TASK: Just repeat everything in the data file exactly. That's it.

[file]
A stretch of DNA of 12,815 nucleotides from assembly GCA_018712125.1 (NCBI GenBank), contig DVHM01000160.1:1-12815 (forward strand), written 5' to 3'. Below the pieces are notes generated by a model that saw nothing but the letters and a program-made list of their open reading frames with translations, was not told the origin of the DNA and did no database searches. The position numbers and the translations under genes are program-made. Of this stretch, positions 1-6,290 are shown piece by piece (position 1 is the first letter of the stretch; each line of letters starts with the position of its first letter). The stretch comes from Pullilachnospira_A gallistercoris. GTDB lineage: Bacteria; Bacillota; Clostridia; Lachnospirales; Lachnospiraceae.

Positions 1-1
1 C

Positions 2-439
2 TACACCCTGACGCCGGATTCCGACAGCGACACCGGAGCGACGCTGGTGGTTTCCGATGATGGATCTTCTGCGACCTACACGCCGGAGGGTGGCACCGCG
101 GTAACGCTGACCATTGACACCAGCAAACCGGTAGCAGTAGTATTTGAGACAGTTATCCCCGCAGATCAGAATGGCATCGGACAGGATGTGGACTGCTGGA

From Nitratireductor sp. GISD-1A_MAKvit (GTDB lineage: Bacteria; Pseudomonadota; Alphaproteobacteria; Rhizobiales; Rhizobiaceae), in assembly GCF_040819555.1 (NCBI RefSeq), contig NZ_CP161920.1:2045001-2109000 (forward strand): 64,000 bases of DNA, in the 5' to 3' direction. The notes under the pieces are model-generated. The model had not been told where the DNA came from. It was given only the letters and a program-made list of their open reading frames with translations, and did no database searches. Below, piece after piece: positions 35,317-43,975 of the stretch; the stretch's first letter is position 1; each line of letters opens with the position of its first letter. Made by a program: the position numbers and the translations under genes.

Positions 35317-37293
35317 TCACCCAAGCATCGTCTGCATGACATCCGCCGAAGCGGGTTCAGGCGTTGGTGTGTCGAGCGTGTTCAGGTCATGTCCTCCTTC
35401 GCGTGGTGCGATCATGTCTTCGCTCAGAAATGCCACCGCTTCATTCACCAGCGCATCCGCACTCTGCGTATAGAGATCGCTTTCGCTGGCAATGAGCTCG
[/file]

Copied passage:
A stretch of DNA of 12,815 nucleotides from assembly GCA_018712125.1 (NCBI GenBank), contig DVHM01000160.1:1-12815 (forward strand), written 5' to 3'. Below the pieces are notes generated by a model that saw nothing but the letters and a program-made list of their open reading frames with translations, was not told the origin of the DNA and did no database searches. The position numbers and the translations under genes are program-made. Of this stretch, positions 1-6,290 are shown piece by piece (position 1 is the first letter of the stretch; each line of letters starts with the position of its first letter). The stretch comes from Pullilachnospira_A gallistercoris. GTDB lineage: Bacteria; Bacillota; Clostridia; Lachnospirales; Lachnospiraceae.

Positions 1-1
1 C

Positions 2-439
2 TACACCCTGACGCCGGATTCCGACAGCGACACCGGAGCGACGCTGGTGGTTTCCGATGATGGATCTTCTGCGACCTACACGCCGGAGGGTGGCACCGCG
101 GTAACGCTGACCATTGACACCAGCAAACCGGTAGCAGTAGTATTTGAGACAGTTATCCCCGCAGATCAGAATGGCATCGGACAGGATGTGGACTGCTGGA

From Nitratireductor sp. GISD-1A_MAKvit (GTDB lineage: Bacteria; Pseudomonadota; Alphaproteobacteria; Rhizobiales; Rhizobiaceae), in assembly GCF_040819555.1 (NCBI RefSeq), contig NZ_CP161920.1:2045001-2109000 (forward strand): 64,000 bases of DNA, in the 5' to 3' direction. The notes under the pieces are model-generated. The model had not been told where the DNA came from. It was given only the letters and a program-made list of their open reading frames with translations, and did no database searches. Below, piece after piece: positions 35,317-43,975 of the stretch; the stretch's first letter is position 1; each line of letters opens with the position of its first letter. Made by a program: the position numbers and the translations under genes.

Positions 35317-37293
35317 TCACCCAAGCATCGTCTGCATGACATCCGCCGAAGCGGGTTCAGGCGTTGGTGTGTCGAGCGTGTTCAGGTCATGTCCTCCTTC
35401 GCGTGGTGCGATCATGTCTTCGCTCAGAAATGCCACCGCTTCATTCACCAGCGCATCCGCACTCTGCGTATAGAGATCGCTTTCGCTGGCAATGAGCTCG